Interesting reaction to my posting last week of Belinda Davis Lazarus's measuring online teaching time. Martin Terre Blanche comments, "It only takes between 3 and 7 hours per week for classes of 25 (i.e. up to 17 minutes of instructor time per student) if one is into the kind of teaching where conventional online discussion groups are central to how learning happens and the instructor feels compelled to play a conventional busy-body instructor role - facilitating, goading, grading the learners into submission." Fair enough. But then he continues, "OLDaily is at the centre of a very large network of online learners... that's still only 2.4 seconds of instructor time per learner per day. OLDaily is e-learning on steroids..." 2.4 seconds per learner is close (it's actually even less than that), which does indeed raise some interesting issues. So let's grapple with the main one: is OLDaily, as I claim, really online learning? Comment by clicking [Reflect]. By Martin Terre Blanche, Collaborative Learning, September 28, 2003 [Refer][Research][Reflect]

Social Impact Games
Marc Prensky writes, "I have published a "catalog" (i.e. a database) of "Social Impact Games" (i.e. "Entertaining Games with a Non-Entertainment Goal"). I hope this site, which I will try to keep as up-to-date as possible, will be a useful enhancement to the community and collective efforts of those interested in games for purposes other than pure entertainment. By Marc Prensky, September 29, 2003 [Refer][Research][Reflect]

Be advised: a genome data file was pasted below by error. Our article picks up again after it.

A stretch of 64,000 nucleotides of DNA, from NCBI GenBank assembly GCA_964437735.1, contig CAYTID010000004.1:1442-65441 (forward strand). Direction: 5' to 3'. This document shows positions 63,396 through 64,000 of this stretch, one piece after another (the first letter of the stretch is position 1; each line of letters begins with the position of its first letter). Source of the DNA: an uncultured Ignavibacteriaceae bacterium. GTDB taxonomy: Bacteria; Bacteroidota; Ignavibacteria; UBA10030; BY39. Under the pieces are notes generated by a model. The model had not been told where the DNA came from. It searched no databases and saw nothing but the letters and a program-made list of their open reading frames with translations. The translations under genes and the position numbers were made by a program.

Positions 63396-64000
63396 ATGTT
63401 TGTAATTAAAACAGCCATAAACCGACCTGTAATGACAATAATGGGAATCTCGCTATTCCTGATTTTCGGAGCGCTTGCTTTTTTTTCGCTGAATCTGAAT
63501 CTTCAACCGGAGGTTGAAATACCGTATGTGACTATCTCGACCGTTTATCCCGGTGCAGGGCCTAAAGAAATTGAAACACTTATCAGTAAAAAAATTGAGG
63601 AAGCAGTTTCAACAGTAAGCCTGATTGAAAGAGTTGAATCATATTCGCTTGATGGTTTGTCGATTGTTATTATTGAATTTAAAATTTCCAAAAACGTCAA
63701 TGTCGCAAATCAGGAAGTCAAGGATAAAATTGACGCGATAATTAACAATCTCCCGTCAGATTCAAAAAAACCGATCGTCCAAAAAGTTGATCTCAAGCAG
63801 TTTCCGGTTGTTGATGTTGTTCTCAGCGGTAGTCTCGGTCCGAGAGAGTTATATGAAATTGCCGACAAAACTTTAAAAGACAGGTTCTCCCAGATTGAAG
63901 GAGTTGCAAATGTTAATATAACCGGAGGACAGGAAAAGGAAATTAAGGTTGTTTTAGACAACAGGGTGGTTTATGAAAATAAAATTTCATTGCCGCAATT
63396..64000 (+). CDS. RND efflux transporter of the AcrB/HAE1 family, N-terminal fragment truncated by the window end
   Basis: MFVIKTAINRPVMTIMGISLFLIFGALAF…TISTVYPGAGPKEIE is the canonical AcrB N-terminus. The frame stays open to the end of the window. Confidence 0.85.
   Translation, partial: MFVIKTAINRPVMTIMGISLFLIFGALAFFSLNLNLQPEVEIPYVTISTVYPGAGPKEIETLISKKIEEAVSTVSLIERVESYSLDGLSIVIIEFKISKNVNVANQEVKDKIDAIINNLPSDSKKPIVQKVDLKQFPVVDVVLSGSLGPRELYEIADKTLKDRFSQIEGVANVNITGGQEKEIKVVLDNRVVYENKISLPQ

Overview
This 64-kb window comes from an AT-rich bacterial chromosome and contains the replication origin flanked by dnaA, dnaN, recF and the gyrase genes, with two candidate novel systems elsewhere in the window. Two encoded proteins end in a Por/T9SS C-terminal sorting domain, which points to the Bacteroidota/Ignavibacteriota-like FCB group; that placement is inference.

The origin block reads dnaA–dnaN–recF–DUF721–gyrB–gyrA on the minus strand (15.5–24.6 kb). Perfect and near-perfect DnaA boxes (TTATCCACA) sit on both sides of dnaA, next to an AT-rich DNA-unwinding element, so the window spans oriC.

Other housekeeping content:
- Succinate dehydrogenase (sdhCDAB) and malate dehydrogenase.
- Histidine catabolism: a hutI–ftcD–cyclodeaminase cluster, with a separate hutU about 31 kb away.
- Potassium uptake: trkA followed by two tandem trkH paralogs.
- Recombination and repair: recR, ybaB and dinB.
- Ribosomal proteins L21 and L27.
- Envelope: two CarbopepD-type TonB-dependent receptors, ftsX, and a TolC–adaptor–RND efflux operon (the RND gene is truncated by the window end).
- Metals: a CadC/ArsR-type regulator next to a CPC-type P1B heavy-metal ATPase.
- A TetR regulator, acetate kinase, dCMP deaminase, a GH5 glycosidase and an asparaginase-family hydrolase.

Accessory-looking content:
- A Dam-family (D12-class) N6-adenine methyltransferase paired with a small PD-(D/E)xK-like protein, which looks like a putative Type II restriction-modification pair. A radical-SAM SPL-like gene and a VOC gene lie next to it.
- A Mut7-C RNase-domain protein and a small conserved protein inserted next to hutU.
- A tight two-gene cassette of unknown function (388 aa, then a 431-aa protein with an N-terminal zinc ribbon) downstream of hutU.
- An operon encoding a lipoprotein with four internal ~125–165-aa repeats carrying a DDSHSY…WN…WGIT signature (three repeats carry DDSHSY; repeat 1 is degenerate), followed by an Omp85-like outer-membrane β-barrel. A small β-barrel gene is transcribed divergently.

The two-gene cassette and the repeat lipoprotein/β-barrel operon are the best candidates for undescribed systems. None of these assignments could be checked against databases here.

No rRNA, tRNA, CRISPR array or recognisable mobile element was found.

The Copyright Cage
"We are in the midst of a cultural war over copyright, in which the salvos show the complete disconnect between the colliding copyright regimes of statute and practicality, law and life." This overview article surveys a wide range of issues and contains numerous examples of the misapplication of copyright law. It recommends a reconsideration of the law, noting that "we do ourselves a fundamental disservice by fixating on current income structures and not thinking about future possibilities premised on amazing technological advances." Quite right. By Jonathan Zittrain, Darwin Magazine, September, 2003 [Refer][Research][Reflect]

Managing Intellectual Property in a Global Environment